This process, referred to as tzimtzum-contraction, is the Divine form of demolition, without which there could have been no world or reality as we know it. G-d had to totally withdraw and obscure His light to enable the process of creation. This process of withdrawal and creation enables us to acquire identities that appear independent of G-d. In turn, that empowers us to choose, of our own volition, to reintroduce the Divine light through our observance of Torah and its Mitzvos. Had there not been a tzimtzum, our identities would be totally subsumed within G-d’s and we would not really exist.

This is actually the underlying import of the Torah’s opening words: “In the beginning G-d (Elokim) created the heavens and the earth.” The name for G-d used here, Elokim, represents that G-dly power of tzimtzum, which is instrumental in creation.

Hence the entire process of creation is “demolition” with the intent to build. If G-d had not allowed for the concealing effects of tzimtzum there would be no Universe, let alone a world to inhabit.

We can now understand the reason why the Torah concludes with an allusion to Moses’ shattering of the Tablets. Our Sages tell us that in so doing, he prevented the utter destruction of the Jewish people. The destroyed Tablets were replaced by a second set that was ostensibly inferior to the first set. The fundamental difference between the two sets of Tablets is clearly recorded in the Torah. The first set of Tablets were entirely G-d’s handiwork; both the creation of the tablets and the engraving of the Commandments on them. Moses was told to hew the second set of Tablets upon which G-d etched the Ten Commandments.

However, lest one think that the purpose of this demolition-tzimtzum is the desired end, the Torah, in its opening words, alludes to the ultimate purpose of G-d’s self-concealment.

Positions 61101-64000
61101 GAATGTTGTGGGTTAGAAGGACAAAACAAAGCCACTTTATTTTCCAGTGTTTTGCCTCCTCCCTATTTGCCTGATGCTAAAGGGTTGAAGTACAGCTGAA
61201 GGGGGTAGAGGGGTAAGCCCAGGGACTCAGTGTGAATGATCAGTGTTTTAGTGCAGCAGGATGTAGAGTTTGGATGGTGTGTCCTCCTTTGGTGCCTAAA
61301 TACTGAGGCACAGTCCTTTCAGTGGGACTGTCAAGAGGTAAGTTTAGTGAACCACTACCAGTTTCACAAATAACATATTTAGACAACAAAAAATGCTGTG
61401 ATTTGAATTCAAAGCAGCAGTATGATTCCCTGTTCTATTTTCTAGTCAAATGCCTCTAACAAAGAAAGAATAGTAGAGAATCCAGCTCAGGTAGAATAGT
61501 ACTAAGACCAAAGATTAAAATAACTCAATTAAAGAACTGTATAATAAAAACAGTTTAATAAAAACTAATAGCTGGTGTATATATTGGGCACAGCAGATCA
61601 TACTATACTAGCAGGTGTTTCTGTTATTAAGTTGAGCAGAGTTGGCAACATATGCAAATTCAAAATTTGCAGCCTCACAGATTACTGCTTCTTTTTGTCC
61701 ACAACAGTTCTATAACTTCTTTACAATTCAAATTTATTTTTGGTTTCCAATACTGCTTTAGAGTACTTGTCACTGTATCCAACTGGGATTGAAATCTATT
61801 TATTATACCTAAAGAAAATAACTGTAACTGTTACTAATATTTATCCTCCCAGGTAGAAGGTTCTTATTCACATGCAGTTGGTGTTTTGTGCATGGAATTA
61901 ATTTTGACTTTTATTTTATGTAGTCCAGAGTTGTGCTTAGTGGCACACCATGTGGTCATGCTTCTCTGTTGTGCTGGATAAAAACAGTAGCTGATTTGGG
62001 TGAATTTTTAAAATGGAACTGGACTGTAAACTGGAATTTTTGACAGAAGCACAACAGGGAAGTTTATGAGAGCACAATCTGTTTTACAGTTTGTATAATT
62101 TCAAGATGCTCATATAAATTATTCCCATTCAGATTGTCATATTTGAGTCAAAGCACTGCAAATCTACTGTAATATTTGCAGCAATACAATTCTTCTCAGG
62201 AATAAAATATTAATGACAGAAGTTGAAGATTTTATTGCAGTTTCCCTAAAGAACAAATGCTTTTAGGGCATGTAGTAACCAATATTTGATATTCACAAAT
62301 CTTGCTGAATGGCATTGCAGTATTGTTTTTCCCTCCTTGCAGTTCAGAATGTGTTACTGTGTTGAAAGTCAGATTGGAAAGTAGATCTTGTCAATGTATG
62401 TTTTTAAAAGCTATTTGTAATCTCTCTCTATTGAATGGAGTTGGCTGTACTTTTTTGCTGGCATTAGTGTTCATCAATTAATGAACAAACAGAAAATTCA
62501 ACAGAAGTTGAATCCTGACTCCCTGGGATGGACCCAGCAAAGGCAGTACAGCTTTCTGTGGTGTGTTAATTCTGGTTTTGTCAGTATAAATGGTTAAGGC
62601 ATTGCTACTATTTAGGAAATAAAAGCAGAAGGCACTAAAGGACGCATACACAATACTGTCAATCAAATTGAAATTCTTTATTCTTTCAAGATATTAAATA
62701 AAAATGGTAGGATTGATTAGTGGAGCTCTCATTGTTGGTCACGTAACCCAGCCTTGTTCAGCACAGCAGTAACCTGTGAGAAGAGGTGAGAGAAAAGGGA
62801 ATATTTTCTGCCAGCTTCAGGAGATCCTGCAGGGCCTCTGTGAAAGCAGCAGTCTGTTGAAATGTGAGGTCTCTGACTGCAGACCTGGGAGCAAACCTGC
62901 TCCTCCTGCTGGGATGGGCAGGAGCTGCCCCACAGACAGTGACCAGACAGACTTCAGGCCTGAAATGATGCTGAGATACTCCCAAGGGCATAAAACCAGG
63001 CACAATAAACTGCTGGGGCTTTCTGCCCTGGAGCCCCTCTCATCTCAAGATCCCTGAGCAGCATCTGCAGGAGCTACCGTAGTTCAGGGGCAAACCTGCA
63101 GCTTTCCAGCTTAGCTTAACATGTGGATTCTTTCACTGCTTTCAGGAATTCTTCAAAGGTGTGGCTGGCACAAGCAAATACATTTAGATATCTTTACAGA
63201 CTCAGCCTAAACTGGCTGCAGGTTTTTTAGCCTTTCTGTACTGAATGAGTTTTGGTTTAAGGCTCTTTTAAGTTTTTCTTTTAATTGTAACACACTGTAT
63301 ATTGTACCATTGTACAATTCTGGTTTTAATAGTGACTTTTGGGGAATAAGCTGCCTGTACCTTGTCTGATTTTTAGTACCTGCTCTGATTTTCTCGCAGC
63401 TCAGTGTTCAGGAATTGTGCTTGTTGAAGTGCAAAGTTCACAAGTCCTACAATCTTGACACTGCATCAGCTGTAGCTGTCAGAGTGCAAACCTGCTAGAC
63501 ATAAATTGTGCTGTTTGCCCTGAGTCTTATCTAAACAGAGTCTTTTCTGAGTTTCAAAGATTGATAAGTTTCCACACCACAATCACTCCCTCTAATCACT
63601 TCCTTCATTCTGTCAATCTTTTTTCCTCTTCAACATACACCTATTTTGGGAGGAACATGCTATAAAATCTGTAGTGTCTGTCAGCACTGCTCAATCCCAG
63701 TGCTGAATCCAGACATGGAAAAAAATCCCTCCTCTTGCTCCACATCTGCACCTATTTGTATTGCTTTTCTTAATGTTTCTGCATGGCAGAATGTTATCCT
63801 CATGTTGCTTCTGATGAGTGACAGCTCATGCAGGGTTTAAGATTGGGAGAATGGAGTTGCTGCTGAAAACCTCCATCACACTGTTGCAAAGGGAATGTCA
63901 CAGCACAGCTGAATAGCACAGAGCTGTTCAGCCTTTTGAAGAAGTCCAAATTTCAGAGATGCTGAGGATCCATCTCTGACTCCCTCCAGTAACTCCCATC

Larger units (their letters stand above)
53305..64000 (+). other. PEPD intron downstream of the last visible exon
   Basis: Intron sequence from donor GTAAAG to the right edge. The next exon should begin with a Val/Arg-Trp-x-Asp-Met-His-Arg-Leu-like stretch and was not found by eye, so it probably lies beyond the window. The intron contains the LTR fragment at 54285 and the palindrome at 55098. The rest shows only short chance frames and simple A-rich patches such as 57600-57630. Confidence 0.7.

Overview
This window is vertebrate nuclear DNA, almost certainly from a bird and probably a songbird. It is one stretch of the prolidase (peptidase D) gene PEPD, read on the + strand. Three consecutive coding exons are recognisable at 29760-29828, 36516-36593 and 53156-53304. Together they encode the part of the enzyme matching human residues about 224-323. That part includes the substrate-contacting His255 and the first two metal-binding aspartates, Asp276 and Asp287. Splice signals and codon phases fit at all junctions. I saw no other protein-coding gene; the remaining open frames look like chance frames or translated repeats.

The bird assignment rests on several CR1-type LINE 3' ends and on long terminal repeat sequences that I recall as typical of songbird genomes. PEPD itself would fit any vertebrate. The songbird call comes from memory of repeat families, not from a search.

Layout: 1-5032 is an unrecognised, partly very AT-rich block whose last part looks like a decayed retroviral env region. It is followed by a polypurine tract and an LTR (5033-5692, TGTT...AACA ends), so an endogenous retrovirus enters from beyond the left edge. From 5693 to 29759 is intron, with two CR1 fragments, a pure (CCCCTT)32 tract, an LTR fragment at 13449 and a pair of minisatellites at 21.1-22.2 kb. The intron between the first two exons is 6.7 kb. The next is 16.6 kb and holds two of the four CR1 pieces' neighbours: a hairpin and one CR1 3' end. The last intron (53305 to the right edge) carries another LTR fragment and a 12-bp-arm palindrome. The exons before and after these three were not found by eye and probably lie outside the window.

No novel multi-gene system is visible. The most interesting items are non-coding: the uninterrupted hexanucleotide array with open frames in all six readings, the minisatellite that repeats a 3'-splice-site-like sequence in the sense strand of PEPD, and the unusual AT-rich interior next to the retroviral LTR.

Chassidic thought reinterprets the words: “In the beginning G-d created…” The word for “created,” bara, is given an alternate translation: “revealed” thus rendering the verse as: “The first thing is to reveal (bara) that which is hidden (Elokim).” The ultimate purpose of the tzimtzum is for the subsequent revelation of G-dly light in the resulting vacuum.


The second set of Tablets, while they did not radiate the same Divine luminescence as the first set, was actually intended as a means by which the Jewish people could ultimately absorb a higher form of Divine light. Our Sages, in fact, assert that Moses was given and transmitted far more Torah knowledge than he would have received and transmitted had he not shattered the first set of Tablets. From G-dly concealment ultimately comes greater revelation; one that is both superior and easily internalized.

Perhaps, this notion of demolition serving as a prelude to ultimate revelation is hinted in the words “before the eyes of all Israel.” This phrase captures the essence of what revelation is: something that was hidden but that all of our eyes can now behold. This is the Torah’s way of telling us that Moses’ act of destruction and concealment was an act which contained the seed of our ultimate revelatory experience.

The fact that this message of “demolition for the purpose of building” is alluded to at both the end and beginning of the Torah points to the centrality of the message of concealment in our lives.


Our exile has been a period of profound concealment. Destruction of the Holy Temple and dispersion of Jews throughout the world caused a drastic reduction of G-dly light, in addition to the difficult physical constraints of exile. However, for a better understanding of the purpose of our exile we must apply the lesson of the last and first words of the Torah. G-d never intended this period of concealment of His presence as a punishment or as an end unto itself. The exile serves as the concealment that precedes an even greater mode of G-dly revelation transcending that which prevailed in the days of the First Temple.

Moreover, the Midrash states that Moshiach will be revealed and then concealed before he is revealed again. In light of the foregoing analysis of concealment we must come to the conclusion that this interim period of concealment of Moshiach is intended as a means to bring about an even more magnificent revelation of G-dly light that will be ushered in by Moshiach. The world will become the ultimate G-dly world. May we see the end of all forms of concealment now!


Article originally appeared on Beis Moshiach Magazine (